Why Super Bowl Fans Are Ignoring This Request Made By Tampa's Mayor

The Super Bowl LV is the first which features five-time Super Bowl champ Tom Brady quarterbacking for the Tampa Bay Buccaneers, rather than the New England Patriots, against the Kansas City Chiefs — and it looks like droves of followers of both teams have already done their best to defy a request made by Tampa Mayor Jane Castor in anticipation for the city's big day. As the New York Post reported on Super Bowl Sunday hours before the event's 6:30 p.m. kickoff time, large numbers of people intent on watching the game and cheering on their team in the ways they did before the COVID-19 pandemic kicked up in early 2020, leading to mask-less get-togethers and abandoning social distancing precautions strongly advised by government bodies like the Centers for Disease Control.

But in the meantime, what has been done to help counter what could turn out to be a collective super-spreader event in Tampa? And how have Mayor Castor and other city officials responded to large-scale get-togethers in popular city districts like Tampa's Ybor City neighborhood? Keep on scrolling to find out. 

Some Tampa football fans are ignoring Mayor Jane Castor's coronavirus cautions

As media outlets like CBS reported three days before the 2021 Super Bowl on Feb. 7, Tampa Mayor Jane Castor appealed to city constituents and others in town for the big game to take safety and health precautions regarding COVID-19 seriously in an effort to stave off what officials and experts predicted could lead to a huge surge in coronavirus cases in both the state and across the country. Despite putting guards in place to help ward off a spike in coronavirus infections among football fans, including capping the seating capacity at Tampa's Raymond James Stadium — which can hold up to 65,000 people — at a third of that number, as well as issuing a mandatory mask order, it seems that many have chosen to eschew these measures in order to watch the Super Bowl in the same fashion as they did pre-pandemic.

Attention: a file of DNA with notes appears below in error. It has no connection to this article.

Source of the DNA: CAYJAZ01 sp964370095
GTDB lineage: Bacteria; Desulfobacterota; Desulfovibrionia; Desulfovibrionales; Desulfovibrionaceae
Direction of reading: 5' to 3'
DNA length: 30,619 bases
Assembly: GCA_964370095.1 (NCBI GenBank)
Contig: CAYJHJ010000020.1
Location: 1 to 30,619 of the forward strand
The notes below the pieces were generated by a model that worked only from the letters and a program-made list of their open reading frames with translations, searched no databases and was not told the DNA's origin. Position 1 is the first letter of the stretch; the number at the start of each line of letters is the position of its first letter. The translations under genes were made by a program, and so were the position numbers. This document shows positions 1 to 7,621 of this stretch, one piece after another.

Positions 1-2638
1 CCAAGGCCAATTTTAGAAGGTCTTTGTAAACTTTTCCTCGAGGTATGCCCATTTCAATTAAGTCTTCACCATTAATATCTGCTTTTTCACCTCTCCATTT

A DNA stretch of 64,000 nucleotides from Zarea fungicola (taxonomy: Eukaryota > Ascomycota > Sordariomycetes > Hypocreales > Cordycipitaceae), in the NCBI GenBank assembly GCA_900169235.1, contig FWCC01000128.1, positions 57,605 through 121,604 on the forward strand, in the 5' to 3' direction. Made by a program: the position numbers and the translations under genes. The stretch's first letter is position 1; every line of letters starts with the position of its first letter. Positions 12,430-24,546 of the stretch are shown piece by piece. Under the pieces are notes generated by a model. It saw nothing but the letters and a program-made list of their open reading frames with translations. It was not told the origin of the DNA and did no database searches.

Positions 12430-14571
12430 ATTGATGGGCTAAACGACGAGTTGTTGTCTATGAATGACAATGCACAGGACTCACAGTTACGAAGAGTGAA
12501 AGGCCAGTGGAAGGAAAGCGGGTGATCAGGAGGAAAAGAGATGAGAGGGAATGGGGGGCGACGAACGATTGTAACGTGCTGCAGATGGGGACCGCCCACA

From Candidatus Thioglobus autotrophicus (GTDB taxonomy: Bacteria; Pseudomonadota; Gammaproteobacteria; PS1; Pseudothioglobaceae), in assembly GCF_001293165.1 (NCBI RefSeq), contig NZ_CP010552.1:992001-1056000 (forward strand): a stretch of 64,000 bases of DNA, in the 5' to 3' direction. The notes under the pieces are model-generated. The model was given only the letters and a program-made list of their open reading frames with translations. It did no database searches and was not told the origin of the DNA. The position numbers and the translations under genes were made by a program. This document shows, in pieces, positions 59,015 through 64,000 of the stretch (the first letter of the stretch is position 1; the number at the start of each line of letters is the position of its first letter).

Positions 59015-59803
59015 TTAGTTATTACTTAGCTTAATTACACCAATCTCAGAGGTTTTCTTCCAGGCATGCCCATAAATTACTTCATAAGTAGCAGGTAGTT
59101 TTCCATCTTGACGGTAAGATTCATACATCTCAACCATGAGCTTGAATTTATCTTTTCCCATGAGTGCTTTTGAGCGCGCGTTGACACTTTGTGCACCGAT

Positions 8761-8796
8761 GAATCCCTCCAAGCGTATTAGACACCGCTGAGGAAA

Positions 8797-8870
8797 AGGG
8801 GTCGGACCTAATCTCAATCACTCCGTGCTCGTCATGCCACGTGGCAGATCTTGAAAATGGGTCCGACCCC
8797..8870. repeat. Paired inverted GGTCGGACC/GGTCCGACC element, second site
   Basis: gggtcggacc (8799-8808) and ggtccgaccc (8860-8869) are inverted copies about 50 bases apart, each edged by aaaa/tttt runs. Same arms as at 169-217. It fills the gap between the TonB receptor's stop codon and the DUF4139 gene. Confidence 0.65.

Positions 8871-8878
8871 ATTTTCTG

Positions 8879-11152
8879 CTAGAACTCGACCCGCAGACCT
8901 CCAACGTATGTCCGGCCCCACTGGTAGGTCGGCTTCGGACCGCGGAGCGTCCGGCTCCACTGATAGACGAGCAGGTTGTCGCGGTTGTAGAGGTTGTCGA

"We are incredibly excited to host a fun and safe Super Bowl here in Tampa — but we need everyone to do their part," Castor said in an earlier statement to city residents on Jan. 28, 2021, in preparation for the game and after signing an official executive order for mandatory masking in areas near the city's stadium, per ESPN. "We want fans to feel confident knowing that when they come out to celebrate Super Bowl LV, they can do so safely in a city that takes this pandemic seriously."

Fines and fears haven't deterred football fans

Despite measures taken by Mayor Jane Castor to prevent a COVID-19 super-spreader event, New York Post reported that crowds of Tampa football fans were seemingly — and purposely — defying Castor's mask mandate. Per the Post, numerous photos taken of Super Bowl merrymakers seemed to feature large mask-less groups carousing throughout Tampa's Ybor City neighborhood, a place known for its bars and nightlife. While the Post also noted that failure to adhere to Castor's executive order (namely not wearing a mask) could lead to fines of as much as $450 for those found in violation, a limited police presence in the area seemingly helped allow fans to go unchecked. 

Notably, Florida has been one of the states hit hardest by the ongoing coronavirus pandemic. According to The New York Times and the CDCapproximately 1.7 million cases of the disease have been reported in Florida since COVID-19 hit US shores in early 2020, as well as 27,598 coronavirus-related deaths. Leading up to Super Bowl Sunday on Feb. 7, 2021, CDC officials released a set of guidelines specifically for game day, among which included warning against small gatherings. The New York Times also reported that chief medical adviser Dr. Anthony Fauci also went on the record to caution others against meeting up to watch the game, calling the decision to potentially do so a "perfect setup to have a mini super-spreader event in your house."